Again, these are just small changes that aren't super important to make, just personal preference.

...he nodded at Billiam who was shining like sun, his face lightened with happiness and alacrity

I really liked this part, as it's always nice to be praised when you're young and just feel all that happiness, like nothing could go wrong.

The ending was very interesting, and I'm definitely interested in reading the previous chapters so that I can get a better sense of what's going on and so I'll be able to read future chapters as well. Great work! :)




Draculus says...


Thank you very much for the review! I'll try not to forget to fix all those awkward word choices of mine, I promise) The comma you mentioned is nothing but my habit of using other language's grammar in English writing, which I also try to best.



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Thu Apr 02, 2020 1:12 am
Necromancer14 wrote a review...



All right! I haven't read the previous chapters, but I liked this one for sure!

Here's my review:

This could be interesting. The genre is fantasy, but the setting is very normal and down to Earth. I enjoyed reading this a lot, even though I didn't know quite what was going on because I hadn't read the previous chapters.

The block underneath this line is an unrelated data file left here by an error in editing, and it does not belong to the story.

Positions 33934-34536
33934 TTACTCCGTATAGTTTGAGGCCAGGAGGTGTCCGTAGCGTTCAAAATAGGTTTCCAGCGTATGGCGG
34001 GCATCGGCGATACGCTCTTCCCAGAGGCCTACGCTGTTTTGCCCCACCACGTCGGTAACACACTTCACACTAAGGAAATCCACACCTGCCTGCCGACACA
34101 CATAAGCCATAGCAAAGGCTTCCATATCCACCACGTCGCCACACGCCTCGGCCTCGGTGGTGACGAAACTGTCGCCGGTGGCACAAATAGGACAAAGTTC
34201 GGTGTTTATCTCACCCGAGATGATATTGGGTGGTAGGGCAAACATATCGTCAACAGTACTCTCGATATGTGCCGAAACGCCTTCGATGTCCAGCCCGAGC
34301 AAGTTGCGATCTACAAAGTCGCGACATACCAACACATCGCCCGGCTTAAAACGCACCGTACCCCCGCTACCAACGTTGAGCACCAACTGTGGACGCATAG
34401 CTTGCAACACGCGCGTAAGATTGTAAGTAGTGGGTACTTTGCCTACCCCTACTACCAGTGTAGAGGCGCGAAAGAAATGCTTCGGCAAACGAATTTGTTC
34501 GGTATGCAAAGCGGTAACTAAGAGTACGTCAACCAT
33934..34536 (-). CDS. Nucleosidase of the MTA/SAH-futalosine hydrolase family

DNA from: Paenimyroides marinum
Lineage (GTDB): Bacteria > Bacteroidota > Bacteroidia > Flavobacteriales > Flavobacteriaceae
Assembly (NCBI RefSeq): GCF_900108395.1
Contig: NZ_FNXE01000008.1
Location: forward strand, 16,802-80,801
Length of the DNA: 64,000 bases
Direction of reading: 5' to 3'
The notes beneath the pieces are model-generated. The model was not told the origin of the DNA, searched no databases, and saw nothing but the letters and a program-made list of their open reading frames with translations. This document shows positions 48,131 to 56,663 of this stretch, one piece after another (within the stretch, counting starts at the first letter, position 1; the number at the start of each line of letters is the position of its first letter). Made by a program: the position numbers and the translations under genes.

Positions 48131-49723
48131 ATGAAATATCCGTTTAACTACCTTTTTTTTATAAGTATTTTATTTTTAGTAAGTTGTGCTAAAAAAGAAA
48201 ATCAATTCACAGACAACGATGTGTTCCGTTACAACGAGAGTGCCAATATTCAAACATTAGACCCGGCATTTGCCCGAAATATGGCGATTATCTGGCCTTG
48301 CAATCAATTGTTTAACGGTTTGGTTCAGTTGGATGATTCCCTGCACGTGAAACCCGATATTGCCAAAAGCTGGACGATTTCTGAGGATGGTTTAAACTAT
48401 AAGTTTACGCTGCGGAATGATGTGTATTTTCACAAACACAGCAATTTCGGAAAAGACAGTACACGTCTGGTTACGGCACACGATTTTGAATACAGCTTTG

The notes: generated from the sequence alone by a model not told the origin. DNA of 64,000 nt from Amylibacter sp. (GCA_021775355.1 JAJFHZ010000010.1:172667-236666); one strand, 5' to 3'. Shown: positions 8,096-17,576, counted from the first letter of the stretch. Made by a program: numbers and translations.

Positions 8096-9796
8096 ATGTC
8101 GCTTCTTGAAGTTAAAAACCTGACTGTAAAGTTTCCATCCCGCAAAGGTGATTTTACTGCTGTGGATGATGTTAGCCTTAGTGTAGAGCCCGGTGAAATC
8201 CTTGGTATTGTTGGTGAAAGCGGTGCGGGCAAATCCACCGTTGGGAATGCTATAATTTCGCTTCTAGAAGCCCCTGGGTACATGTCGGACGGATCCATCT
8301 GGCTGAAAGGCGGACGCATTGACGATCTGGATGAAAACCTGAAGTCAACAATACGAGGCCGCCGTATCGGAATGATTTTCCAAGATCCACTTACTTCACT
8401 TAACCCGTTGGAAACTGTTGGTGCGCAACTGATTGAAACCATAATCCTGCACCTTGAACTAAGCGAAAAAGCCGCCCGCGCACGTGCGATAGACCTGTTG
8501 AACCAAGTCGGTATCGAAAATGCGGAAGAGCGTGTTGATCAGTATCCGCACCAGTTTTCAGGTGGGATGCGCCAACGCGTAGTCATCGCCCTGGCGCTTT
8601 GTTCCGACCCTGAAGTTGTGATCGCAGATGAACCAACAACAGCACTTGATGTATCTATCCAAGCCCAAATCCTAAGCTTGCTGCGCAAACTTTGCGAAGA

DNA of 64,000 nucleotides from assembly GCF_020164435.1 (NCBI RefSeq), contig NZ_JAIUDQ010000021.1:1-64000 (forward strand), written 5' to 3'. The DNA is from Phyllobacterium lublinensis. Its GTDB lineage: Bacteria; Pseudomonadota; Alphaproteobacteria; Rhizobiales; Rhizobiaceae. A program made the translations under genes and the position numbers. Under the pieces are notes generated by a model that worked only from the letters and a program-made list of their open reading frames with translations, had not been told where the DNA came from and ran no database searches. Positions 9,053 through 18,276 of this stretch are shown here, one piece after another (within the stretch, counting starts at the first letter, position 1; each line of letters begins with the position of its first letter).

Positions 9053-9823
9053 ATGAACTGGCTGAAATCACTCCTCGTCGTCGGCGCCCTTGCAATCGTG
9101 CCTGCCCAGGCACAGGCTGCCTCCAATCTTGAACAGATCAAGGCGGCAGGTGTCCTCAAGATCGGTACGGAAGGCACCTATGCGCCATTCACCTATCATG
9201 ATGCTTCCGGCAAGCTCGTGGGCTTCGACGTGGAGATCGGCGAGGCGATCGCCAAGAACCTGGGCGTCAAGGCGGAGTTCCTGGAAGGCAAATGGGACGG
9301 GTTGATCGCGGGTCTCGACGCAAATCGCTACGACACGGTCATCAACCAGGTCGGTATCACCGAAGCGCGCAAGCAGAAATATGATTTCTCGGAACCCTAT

She saw despair in the boy’s blue eyes. She was used to see them bright and gleaming with joy and confidence…


Wowsers. This part was very touching, and I definitely feel sorry for the boy.

In a few next days Annabel had changed her job twice,


I think it would be a lot smoother if you wrote "In the next few days..." because the way you wrote it is rather awkward sounding.

Mr. Morr much more often. He belonged to that kind of tyrants who are ruthless with human beings, but kind and loving with their pets.


Ah. One of those people. They show up in literature a lot, and they definitely aren't very likable.

“have you send that nice fellow to the marketplace as I told you Gregfield?”


Technically, this is grammatically incorrect. "send" should be "sent" and the second "you" should be followed by a comma, like this: "have you sent that nice fellow to the marketplace as I told you, Gregfield?"

Begin this very second.


Loved the ending!

Well, that's my review! I hope it was helpful.




Draculus says...


Thank you very much for your review! I'm so glad that you liked it! I'll fix the mistakes, now as you told me about them, I see them too, it's just that me is a blind dwarf)




The function of education is to teach one to think intensively and to think critically. Intelligence plus character - that is the goal of true education.
— Martin Luther King, Jr.